Honey. Walnuts. Toffee.
Producers: Pedro Flores
Elevation: 1,400 - 1,600 masl
Varietals: Typica, Caturra and Catuaí
Sourced By: Melbourne Coffee Merchants
Bring On Bolivia! from MCM on Vimeo.
Information on this coffee from the trader:
"This coffee was produced by Pedro Flores in the ‘colony’ or settlement of Villa Rosario, which is located in the heart of the Caranavi province. This region is the epicentre for coffee production in Bolivia, with incredibly high altitudes, rich soil and wide daily temperature ranges - providing the perfect conditions to produce exceptional quality coffee.
Despite its international recognition and highly sought-after coffees, production of coffee in Caranavi (and across Bolivia more broadly) has fallen dramatically in recent years. A combination of ageing coffee plantations, unsophisticated farming techniques and leaf rust have contributed to dramatically reduced yields, and this, combined with the competing coca industry (which is illegal in Caranavi but appealing as it is more lucrative for farmers), has seen coffee production more than halve over the last five years. To try to save coffee production in Bolivia and build a more sustainable future for it, our export partners, Daniela, Pedro and Pablo Rodriguez of Agricafe, have started a project called Sol de Manaña.
Pedro Flores has sold his coffee to the Rodriguez family for many years and was invited to join the Sol de Manaña program in 2015. The program is focused on providing technical assistance and education to help producers improve both quality and yield. At Buena Vista, where Pedro processes his coffee, the Rodriguez family has set up a model farm, and holds regular workshops with the members of the program, showing them how to prune their trees and manage their plantations in a sophisticated and systematic way.
Pedro’s farm is 10 hectares in size and is located 1,400 – 1,600m above sea level. The farm is planted with heirloom Caturra, Catuaí, and Typica varieties, and harvest runs from May to September, peaking in June and July. The coffee trees grow in a rich clay soil under the protective shade of native forest trees, whose heavy leaf fall creates a natural mulch fertiliser, and whose canopy provides an important habitat for the many bird and insect species in the area.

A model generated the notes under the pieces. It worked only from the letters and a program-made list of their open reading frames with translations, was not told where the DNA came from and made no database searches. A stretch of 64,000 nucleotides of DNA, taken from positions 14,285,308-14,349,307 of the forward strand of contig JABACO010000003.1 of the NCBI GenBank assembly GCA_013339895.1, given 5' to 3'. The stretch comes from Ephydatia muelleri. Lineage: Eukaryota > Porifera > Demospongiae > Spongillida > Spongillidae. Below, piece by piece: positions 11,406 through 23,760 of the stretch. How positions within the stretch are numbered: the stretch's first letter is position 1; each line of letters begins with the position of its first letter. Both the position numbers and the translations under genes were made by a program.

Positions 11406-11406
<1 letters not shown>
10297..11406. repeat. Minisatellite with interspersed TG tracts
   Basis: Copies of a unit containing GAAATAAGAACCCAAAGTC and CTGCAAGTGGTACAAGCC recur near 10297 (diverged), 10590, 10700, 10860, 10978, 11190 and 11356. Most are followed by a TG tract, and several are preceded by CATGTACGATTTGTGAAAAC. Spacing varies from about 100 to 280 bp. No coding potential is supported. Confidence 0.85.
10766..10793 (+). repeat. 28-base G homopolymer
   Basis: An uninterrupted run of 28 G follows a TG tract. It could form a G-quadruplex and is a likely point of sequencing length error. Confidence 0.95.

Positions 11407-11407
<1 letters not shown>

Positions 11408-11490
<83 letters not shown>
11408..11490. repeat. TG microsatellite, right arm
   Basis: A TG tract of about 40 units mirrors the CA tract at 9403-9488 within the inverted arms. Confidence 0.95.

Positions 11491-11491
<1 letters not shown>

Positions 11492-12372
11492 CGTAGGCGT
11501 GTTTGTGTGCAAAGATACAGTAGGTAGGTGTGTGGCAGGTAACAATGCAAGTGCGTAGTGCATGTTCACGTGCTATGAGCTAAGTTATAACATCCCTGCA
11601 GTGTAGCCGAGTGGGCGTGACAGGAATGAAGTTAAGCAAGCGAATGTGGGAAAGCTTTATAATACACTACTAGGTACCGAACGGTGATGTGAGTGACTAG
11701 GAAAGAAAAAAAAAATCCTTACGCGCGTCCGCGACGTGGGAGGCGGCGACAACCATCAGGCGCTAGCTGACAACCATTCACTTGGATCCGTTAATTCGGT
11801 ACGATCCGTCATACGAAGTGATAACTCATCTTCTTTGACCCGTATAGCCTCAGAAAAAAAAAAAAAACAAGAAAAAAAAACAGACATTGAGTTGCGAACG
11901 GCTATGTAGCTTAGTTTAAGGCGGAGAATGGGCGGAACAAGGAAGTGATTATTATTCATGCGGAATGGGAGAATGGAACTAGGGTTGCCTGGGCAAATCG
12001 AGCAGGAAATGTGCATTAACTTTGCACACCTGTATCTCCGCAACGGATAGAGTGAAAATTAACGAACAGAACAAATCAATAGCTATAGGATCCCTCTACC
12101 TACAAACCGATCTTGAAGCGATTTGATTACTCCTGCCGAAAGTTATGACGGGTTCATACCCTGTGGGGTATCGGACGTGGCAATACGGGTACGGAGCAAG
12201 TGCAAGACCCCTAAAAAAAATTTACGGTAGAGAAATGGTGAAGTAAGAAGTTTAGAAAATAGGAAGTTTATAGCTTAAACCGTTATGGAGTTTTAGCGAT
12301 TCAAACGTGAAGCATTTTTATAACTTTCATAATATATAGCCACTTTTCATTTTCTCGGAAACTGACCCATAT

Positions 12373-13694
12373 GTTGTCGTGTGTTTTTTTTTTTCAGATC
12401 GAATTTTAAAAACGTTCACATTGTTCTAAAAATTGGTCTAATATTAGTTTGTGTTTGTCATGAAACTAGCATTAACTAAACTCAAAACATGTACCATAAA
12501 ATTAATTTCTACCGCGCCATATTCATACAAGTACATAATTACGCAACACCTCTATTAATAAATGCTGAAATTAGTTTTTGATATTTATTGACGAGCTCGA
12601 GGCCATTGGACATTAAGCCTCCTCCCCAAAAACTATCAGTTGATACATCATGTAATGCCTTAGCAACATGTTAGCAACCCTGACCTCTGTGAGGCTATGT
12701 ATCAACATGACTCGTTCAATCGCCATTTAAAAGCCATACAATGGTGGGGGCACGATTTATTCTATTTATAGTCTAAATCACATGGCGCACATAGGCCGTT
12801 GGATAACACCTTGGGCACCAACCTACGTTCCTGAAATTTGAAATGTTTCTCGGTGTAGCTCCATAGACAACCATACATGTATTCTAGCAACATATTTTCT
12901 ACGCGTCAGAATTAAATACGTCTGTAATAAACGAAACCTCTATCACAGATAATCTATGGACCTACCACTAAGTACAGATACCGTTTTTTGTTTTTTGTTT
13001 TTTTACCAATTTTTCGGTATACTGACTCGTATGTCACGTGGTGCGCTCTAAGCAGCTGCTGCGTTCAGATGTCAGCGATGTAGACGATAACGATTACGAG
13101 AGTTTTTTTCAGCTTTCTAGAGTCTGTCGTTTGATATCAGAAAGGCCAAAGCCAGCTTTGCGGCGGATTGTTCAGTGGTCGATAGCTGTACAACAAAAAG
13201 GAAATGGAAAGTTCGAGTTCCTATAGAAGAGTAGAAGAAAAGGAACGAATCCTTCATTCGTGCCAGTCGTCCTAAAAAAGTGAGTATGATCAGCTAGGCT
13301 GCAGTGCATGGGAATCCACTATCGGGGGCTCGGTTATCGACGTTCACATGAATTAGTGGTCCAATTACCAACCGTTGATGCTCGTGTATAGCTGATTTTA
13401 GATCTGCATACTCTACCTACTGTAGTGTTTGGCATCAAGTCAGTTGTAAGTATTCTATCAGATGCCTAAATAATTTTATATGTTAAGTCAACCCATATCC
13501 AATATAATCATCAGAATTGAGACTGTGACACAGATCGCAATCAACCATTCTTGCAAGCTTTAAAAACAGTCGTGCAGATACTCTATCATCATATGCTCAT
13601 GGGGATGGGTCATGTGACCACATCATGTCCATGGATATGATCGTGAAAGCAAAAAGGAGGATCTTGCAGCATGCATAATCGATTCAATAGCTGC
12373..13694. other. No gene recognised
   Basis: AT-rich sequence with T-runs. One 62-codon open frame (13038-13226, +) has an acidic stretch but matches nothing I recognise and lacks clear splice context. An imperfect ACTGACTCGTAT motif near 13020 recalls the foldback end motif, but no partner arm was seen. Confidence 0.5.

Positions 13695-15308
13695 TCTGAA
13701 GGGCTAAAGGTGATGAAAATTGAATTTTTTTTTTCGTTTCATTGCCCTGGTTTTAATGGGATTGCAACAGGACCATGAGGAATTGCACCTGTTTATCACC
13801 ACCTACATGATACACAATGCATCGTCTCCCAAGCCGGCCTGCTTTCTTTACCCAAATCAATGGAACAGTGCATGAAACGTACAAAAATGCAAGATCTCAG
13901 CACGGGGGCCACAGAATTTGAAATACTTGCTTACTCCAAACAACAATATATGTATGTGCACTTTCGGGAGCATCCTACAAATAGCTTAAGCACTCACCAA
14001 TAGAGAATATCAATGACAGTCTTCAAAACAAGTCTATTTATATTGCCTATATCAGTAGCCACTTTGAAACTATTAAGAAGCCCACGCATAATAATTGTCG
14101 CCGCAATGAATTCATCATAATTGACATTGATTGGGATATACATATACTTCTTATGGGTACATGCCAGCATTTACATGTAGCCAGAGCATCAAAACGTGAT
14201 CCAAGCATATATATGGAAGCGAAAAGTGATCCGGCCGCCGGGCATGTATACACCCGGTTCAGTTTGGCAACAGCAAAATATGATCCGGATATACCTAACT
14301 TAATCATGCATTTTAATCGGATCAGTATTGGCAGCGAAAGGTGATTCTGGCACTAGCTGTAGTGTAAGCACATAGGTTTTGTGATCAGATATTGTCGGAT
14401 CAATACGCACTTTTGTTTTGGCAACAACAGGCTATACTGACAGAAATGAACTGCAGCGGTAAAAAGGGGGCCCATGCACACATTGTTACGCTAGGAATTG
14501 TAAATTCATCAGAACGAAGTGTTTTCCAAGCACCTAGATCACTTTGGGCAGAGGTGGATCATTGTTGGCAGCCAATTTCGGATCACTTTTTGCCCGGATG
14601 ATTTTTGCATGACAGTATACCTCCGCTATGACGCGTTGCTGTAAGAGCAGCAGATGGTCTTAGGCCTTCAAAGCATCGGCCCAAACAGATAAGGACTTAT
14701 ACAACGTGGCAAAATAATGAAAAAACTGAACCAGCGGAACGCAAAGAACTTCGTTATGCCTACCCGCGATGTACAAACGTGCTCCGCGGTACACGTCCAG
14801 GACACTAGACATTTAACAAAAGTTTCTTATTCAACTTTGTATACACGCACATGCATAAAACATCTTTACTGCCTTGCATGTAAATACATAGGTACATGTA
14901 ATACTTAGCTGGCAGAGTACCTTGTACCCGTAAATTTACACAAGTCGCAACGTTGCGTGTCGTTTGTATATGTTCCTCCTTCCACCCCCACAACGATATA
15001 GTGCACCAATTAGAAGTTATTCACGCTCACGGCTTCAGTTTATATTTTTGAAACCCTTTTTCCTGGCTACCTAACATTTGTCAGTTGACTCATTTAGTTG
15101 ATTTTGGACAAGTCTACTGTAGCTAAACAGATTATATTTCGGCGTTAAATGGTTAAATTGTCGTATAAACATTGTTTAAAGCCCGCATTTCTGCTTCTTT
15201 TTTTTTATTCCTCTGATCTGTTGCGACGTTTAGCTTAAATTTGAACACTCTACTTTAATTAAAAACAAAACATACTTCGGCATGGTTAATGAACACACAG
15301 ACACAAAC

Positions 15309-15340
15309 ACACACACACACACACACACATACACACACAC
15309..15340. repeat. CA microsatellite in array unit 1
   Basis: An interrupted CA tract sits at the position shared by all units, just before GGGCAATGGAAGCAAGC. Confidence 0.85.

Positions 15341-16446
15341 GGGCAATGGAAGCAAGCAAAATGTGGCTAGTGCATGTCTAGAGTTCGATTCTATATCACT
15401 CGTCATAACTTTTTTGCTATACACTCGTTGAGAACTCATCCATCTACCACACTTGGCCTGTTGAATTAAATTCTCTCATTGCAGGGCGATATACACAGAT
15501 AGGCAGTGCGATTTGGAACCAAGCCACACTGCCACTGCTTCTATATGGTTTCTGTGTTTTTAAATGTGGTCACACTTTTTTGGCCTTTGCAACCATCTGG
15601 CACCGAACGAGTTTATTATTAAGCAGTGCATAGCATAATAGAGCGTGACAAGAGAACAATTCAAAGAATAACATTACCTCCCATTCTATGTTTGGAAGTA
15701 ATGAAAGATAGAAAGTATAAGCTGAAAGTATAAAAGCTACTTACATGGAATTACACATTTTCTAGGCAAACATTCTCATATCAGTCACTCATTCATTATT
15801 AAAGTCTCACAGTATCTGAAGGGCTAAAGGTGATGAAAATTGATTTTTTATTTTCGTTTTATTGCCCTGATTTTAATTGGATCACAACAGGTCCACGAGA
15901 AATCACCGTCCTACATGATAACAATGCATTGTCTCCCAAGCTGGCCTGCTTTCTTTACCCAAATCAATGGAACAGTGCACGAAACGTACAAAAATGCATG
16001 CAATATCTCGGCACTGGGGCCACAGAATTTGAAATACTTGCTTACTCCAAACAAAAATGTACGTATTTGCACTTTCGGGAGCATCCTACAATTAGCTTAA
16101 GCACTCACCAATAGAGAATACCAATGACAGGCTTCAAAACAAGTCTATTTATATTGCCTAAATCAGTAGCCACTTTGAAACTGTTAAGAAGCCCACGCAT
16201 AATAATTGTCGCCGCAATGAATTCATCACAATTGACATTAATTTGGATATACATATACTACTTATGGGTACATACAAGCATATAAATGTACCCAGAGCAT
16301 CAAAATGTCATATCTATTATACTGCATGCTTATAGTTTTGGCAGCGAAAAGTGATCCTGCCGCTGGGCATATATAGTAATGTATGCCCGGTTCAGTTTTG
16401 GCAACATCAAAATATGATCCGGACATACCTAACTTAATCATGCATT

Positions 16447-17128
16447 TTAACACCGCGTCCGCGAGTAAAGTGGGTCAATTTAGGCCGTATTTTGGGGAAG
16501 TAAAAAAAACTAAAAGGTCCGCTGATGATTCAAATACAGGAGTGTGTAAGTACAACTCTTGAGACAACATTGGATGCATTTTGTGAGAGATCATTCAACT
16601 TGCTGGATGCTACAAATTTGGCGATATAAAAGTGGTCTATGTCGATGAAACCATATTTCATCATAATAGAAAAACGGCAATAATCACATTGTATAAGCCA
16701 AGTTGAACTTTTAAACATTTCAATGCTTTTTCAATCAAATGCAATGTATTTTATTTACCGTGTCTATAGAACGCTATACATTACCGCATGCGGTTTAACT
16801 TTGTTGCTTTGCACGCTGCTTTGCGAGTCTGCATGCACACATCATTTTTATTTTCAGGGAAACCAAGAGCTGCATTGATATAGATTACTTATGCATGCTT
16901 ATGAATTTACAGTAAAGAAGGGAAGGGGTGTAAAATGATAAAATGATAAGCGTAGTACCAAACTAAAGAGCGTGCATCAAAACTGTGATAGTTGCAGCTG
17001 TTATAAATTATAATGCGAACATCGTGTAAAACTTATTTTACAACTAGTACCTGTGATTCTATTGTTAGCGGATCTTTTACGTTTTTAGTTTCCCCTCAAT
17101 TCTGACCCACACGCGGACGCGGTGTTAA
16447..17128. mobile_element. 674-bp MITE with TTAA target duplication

This particular lot from Pedro Flores was carefully hand-picked on the 12 of July 2016, and processed on the same day at the Buena Vista washing station which is located just outside of Caranavi. This meticulously run washing station is owned by the Rodriguez family of Agricafe, who painstakingly process each of the exceptional specialty lots they receive separately, allowing for full traceability back to the individual farmer or colony.
Evenings at the mill are always bustling as arrivals of fresh cherries begin in the late afternoon (after the day’s picking) and continue deep into the night. It is widely known around Caranavi that only perfectly ripe cherries will be accepted by this mill and all lots are inspected on arrival prior to processing. In an arrangement somewhat unique to this mill, many farmers use taxis to deliver coffee, and by 7pm in the evening a long line of taxi cabs forms along the road leading to the mill.
Once dry, each lot is comprehensively cupped and evaluated by Wilfredo Calles, Head of Quality Control at Buena Vista Washing Station
After the coffee was pulped using a Penagos depulper, and dried without fermentation, on raised beds, in an open greenhouse that has adjustable walls which can be raised to allow maximum ventilation. The shade of the greenhouse provides protection against the sun and ensures that the parchment does not break, allowing the coffee to dry slowly and evenly. While drying, the coffee was turned regularly to ensure it dried evenly, and carefully inspected for any defects (often more visible in wet parchment).
Once the coffee was dry, it was transported to La Paz where it was rested, and then milled at the Rodriguez family’s brand new dry mill. At the mill, the coffee was carefully screened again by machines and also by hand.
Pedro Flores worked hard to collect and process the cherries for this special 30-bag lot. The cherries come from the most elevated part of the farm, where the ripening process was slow, allowing the sugars to develop and resulting in a very sweet coffee. The result is exceptional. We are very excited to be able to share this beautiful coffee with you and hope you enjoy it!"